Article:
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Author recalls life, death of Matthew Shepard

October 5, 2018

When author and LGBTQ activist Leslea Newman appeared at the University of Wyoming as a guest speaker for Gay Awareness Week in 1998, it was the same day Matthew Shepard died.

From that day on, their lives and his death have been woven and linked in poetry, essay and song.

Newman appeared Thursday at the Helmke Library at Purdue University Fort Wayne to talk about Shepard, her writings about him and LGBTQ issues, and her book “October Mourning, A Song for Matthew Shepard,” now a theatrical production with music.

A Midwest premiere for the “October Mourning” show will take place at 3 p.m. Sunday at Plymouth Congregational Church, 501 W. Berry St.

Newman, who has written many children’s books including “Heather Has Two Mommies,” is lesbian and has written and lectured on Shepard’s death.

Purdue Fort Wayne students, most of whom hadn’t heard the Matthew Shepard story, listened to Newman as she recounted the events leading up to his death.

On Oct., 6, 1998, Shepard was lured from a bar in Laramie, Wyoming, by two men who intended to rob him, but Newman said many believe it was a crime of hate. All three were 21.

Shepard, who was a student at the University of Wyoming and, according to Newman, had intended to attend her lecture that night, was beaten, tortured and tied to a fence by a road.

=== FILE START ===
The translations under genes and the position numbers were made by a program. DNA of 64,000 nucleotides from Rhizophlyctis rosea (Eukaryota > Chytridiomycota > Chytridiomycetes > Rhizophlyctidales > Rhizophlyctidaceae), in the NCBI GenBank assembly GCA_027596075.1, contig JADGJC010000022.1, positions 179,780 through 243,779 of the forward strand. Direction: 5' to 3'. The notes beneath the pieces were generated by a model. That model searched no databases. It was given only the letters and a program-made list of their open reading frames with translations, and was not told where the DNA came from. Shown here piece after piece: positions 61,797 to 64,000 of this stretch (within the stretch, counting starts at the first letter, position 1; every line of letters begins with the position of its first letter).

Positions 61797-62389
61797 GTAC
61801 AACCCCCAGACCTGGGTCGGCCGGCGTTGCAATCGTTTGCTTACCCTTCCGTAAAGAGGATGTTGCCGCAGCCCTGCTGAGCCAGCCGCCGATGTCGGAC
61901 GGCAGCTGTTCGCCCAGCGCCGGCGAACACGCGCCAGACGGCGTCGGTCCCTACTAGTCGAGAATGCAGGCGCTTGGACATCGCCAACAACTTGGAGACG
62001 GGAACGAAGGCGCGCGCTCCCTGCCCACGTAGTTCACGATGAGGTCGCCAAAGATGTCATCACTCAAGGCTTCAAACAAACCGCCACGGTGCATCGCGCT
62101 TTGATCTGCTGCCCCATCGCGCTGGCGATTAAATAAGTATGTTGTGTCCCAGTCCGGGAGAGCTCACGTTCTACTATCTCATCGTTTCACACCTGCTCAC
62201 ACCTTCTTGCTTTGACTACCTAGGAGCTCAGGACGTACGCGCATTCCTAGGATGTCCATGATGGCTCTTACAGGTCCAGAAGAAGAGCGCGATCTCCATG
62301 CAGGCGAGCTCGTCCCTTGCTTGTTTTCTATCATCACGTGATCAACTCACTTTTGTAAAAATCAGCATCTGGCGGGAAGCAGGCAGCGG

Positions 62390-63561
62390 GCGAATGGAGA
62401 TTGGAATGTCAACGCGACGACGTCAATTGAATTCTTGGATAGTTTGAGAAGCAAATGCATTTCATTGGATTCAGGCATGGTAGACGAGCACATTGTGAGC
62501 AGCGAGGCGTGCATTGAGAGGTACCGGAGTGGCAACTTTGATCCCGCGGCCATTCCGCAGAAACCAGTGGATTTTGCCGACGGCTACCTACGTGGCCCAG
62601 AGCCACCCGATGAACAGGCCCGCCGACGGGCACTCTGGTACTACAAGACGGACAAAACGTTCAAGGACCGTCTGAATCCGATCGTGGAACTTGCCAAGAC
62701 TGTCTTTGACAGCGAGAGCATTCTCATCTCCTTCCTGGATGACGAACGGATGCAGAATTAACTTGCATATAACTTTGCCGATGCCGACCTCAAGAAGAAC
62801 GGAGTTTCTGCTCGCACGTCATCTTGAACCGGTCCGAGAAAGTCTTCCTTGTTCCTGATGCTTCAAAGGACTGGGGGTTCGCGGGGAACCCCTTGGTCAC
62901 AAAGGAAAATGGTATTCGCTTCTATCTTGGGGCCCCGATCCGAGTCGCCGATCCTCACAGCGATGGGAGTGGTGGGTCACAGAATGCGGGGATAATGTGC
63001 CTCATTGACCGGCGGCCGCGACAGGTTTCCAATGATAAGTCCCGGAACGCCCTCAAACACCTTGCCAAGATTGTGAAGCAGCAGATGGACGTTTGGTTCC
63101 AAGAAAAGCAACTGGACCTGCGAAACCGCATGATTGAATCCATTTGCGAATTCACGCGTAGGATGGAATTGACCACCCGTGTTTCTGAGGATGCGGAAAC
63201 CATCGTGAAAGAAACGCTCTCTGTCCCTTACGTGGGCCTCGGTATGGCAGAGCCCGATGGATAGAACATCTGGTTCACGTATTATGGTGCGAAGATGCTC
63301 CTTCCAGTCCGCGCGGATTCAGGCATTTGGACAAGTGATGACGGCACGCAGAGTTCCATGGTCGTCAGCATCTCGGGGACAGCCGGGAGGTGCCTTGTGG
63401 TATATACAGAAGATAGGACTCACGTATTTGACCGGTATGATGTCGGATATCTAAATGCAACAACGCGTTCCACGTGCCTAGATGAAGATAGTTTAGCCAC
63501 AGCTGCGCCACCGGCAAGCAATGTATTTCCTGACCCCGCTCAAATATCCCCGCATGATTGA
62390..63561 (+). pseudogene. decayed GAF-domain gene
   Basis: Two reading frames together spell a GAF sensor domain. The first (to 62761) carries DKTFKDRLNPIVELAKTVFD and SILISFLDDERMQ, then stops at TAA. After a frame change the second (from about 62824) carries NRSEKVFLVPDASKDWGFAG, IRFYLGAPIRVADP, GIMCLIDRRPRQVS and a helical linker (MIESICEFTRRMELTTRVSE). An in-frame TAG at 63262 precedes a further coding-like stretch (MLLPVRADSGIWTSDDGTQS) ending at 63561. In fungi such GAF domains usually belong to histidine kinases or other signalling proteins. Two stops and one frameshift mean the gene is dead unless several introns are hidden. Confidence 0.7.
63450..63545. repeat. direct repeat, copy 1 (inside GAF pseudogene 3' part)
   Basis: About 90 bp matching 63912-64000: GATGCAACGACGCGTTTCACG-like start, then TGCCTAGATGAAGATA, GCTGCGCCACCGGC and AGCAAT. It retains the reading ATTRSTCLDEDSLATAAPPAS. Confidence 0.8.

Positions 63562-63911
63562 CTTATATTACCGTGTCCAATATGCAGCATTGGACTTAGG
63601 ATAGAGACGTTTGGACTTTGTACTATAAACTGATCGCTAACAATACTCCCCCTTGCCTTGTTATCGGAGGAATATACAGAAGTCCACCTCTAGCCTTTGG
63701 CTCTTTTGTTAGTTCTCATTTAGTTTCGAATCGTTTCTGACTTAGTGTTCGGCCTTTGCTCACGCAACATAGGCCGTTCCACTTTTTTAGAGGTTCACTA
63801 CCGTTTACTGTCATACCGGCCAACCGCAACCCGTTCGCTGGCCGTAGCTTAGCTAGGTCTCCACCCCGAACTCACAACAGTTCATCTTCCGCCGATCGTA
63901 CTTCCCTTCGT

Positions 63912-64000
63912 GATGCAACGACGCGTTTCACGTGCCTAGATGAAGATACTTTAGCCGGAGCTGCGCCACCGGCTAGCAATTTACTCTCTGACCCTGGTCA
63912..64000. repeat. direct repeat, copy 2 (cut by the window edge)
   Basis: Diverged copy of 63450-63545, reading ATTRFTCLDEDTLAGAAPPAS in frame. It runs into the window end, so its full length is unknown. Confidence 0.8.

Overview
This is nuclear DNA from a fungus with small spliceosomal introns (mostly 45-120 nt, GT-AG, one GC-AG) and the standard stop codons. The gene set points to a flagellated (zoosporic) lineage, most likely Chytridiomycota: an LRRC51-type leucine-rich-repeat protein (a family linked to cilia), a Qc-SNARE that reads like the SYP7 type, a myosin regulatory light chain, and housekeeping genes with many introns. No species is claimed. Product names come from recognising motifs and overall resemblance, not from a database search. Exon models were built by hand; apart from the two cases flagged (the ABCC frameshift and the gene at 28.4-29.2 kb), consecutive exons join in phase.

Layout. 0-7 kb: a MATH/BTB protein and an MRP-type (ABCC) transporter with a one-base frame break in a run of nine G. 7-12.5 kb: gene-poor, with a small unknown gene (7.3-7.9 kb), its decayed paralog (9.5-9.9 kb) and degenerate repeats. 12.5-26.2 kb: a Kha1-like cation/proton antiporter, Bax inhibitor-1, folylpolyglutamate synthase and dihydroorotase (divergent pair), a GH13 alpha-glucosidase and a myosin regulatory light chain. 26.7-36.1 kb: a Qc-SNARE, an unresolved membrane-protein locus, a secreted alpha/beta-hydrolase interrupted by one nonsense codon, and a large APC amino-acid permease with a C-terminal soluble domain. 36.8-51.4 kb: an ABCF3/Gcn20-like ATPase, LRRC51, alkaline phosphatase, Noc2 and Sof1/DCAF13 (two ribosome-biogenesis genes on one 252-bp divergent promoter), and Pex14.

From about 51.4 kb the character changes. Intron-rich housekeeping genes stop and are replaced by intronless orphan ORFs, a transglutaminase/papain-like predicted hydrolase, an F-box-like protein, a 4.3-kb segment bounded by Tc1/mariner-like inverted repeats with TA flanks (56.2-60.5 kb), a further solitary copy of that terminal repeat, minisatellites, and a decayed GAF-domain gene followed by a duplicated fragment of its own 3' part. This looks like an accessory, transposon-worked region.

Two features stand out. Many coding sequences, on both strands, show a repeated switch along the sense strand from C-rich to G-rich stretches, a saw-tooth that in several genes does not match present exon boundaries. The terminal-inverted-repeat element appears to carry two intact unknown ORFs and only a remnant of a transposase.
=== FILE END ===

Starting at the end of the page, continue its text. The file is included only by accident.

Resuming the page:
Shepard spent 18 hours in near-freezing temperatures before a cyclist passed him, first thinking he was a scarecrow because it was close to Halloween.

He was rescued and taken to a hospital, but he died from his injuries Oct. 12 surrounded by his family.

His killers were convicted of murder, and in October 2009, President Barack Obama signed the Matthew Shepard and James Byrd Jr. Hate Crimes Prevention Act into law.

Hugo Mata, a student majoring in health services administration who attended the lecture, said before Newman spoke that he was aware of her work. Afterward, he found her poetry and presentation “spiritual and inspiring, but it also makes you realize it’s real life.”

Robert Nance, artistic director of Heartland Sings, the producer and director of “October Mourning,” said the production was timely since it is the 20th anniversary of Shepard’s death. The music, by California composer Curtis Heard, and words were “extremely moving.”

“Some of the salient issues are still some things we struggle with today,” Nance said.

For more information about the production, go to HeartlandSings.org. Tickets are 20 for students and 50 tickets available to meet Newman.

jduffy@jg.net

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